In 2005, the Montreal Expos moved to Washington and became the Nationals, and were tasked with making a failing team work in a new market. Topps was also tasked with marketing this new team in their sets, and giving an accurate representation of the team while the season was still going on. They had an insert set denoting the team's inaugural lineup, they had plenty of Nats in the base set...but it wasn't enough, was it?
Here, for the record, is all the Nats Topps were able to provide: Termel Sledge, Brian Schneider, Tomo Ohka, Endy Chavez, Cristian Guzman, Tony Armas Jr., Sunny Kim, Nick Johnson, Chad Cordero, Esteban Loaiza, Vinny Castilla, Jose Guillen, Jose Vidro, Brad Wilkerson, Livan Hernandez, Marlon Byrd and Frank Diaz.
Then, after the season, Topps apologized for their underrepresentation by producing a special retail set of the Nationals in mostly posed shots. This included some of the deeper roster cuts, like John Patterson, Gary Bennett, Ryan Church, Jared Sandberg, Brendan Harris, Zach Day, Luis Ayala, Jeffrey Hammonds, Jamey Carroll and Brandon Watson. And you'd think that'd cover the rest of the bases.
There are still cards I need to create for this. So while Topps tried to do an exhaustive job...there are still holes.
For instance, former Rockies all-star Preston Wilson, who was beginning to fall on hard career times, was traded to the Nats midseason. They had time to put him in Update...they didn't. Wilson was actually a nice piece of the second half for the Nats; in 68 games, he hit .261 with 43 RBIs and 10 home runs. Along with his Cards numbers in 2006, these were some of the last great numbers of his career.
The Nationals went through a ton of extra infielders in their inaugural season. First they had Junior Spivey, who did well with Milwaukee and Arizona. Spivey was another midseason trade, cause the Brewers weren't happy with his stuff. In 28 games with Washington, Spivey was a decent defensive option but hit .221. He'd never make the majors again after this season.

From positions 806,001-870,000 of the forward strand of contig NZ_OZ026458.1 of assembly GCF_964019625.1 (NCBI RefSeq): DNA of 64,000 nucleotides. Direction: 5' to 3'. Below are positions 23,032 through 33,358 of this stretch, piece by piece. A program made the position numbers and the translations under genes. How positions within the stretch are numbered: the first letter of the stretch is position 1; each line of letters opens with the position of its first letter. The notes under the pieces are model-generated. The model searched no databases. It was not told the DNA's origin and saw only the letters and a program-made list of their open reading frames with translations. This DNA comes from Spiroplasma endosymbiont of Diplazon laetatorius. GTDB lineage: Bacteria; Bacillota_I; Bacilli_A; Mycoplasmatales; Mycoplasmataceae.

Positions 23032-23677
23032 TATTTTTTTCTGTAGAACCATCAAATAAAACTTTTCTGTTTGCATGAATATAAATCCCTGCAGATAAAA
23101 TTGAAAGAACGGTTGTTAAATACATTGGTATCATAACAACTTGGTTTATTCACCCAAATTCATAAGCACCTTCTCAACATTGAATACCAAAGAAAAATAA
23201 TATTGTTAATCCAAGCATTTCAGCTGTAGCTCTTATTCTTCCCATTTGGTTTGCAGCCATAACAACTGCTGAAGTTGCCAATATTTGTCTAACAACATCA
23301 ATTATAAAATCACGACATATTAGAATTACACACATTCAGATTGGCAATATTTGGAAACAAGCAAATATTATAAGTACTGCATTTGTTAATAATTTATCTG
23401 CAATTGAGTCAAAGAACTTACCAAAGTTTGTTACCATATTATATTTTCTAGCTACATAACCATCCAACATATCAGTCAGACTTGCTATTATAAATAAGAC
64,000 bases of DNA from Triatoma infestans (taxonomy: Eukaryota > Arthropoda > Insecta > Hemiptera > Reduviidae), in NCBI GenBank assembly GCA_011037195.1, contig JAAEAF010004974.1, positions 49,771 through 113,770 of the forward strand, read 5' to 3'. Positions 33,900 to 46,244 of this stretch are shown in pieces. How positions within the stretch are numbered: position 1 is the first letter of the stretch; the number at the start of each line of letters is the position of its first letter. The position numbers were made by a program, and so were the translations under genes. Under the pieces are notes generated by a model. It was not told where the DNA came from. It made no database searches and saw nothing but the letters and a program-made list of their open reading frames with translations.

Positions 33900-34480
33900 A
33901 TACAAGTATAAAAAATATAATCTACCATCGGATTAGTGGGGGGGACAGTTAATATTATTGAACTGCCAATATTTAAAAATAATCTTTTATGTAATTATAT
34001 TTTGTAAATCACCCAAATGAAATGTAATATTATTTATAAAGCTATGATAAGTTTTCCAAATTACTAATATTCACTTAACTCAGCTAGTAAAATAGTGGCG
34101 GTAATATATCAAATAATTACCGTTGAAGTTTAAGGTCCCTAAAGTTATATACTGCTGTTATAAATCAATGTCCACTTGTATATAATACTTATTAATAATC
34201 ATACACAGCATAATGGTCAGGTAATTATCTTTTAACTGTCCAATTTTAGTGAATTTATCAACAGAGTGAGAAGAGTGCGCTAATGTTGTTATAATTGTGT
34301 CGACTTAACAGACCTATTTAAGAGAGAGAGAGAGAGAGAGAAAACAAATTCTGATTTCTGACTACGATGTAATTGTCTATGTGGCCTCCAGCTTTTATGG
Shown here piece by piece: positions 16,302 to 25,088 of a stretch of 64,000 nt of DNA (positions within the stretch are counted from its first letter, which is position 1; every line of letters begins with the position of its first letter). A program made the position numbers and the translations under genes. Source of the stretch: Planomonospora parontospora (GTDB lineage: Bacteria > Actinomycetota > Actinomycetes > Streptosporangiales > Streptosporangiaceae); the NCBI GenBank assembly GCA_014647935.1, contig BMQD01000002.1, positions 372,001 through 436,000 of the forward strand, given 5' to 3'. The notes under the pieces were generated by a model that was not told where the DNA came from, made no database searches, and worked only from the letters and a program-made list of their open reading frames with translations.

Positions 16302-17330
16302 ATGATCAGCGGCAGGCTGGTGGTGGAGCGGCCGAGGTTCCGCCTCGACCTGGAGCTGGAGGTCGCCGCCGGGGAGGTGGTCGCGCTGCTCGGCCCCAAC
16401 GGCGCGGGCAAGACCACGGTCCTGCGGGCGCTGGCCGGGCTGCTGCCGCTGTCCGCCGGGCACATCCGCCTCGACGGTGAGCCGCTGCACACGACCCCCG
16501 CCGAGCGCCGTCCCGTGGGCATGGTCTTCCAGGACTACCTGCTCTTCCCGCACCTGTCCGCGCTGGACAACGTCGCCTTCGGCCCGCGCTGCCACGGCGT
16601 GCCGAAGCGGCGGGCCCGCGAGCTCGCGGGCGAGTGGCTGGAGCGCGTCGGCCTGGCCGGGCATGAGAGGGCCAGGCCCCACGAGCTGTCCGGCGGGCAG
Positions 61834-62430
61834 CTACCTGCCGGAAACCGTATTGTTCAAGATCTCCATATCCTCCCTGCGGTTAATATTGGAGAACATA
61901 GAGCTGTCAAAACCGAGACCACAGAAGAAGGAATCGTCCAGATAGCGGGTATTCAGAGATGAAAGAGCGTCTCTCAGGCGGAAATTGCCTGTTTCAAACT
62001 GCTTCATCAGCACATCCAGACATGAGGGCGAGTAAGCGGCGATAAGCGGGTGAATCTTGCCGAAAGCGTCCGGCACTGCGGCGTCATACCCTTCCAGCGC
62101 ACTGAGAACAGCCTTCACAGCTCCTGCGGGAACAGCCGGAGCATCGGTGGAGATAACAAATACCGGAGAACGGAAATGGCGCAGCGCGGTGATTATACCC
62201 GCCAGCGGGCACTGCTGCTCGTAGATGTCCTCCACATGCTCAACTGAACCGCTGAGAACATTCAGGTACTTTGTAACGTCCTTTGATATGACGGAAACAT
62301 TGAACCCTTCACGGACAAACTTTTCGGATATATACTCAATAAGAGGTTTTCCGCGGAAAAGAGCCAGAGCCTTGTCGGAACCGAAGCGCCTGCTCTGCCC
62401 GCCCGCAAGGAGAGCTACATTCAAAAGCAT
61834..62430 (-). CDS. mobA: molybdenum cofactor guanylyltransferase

They also tried Deivi Cruz after a midseason trade, after some decent numbers with the Giants. Cruz, also for HIS last career numbers in the majors, hit .255 with 1 RBI in 20 games. Cruz was mostly used as a defensive substitution, and even his defensive numbers were failing by this point.
And the Nats also went for former Expo Wil Cordero, who did very well for them in the early 90s as well as just a year or so earlier. Cordero had 29 games as a National and hit .118 with only 6 hits. After the cut, like the theme, he wouldn't make the majors again.
CARLOS BAERGA WAS STILL PLAYING IN 2005, PEOPLE. After a couple years with the Diamondbacks, Baerga was clearly a bench guy, far from his status as an all-star second baseman with Cleveland. In 2005 he was a bench backup with Washington, and...look, these are pretty decent numbers. In 93 games, he hit .253 with 19 RBIs, but his fielding clearly wasn't to 1993 levels. Baerga would retire after the season.
Even stranger, former Dodgers and Yankees reliever Antonio Osuna suited up for the Nats for four games. He'd done some strong, consistent stuff for years, but by 2005, he was running out of juice. In those 4 games he'd leave with a 42.43 ERA, with 11 earned runs in 2.1 innings. Oof. Like everyone in this post except Preston Wilson, the 2005 Nationals would finish off Osuna's career.
I guarantee the next one's gonna be happier.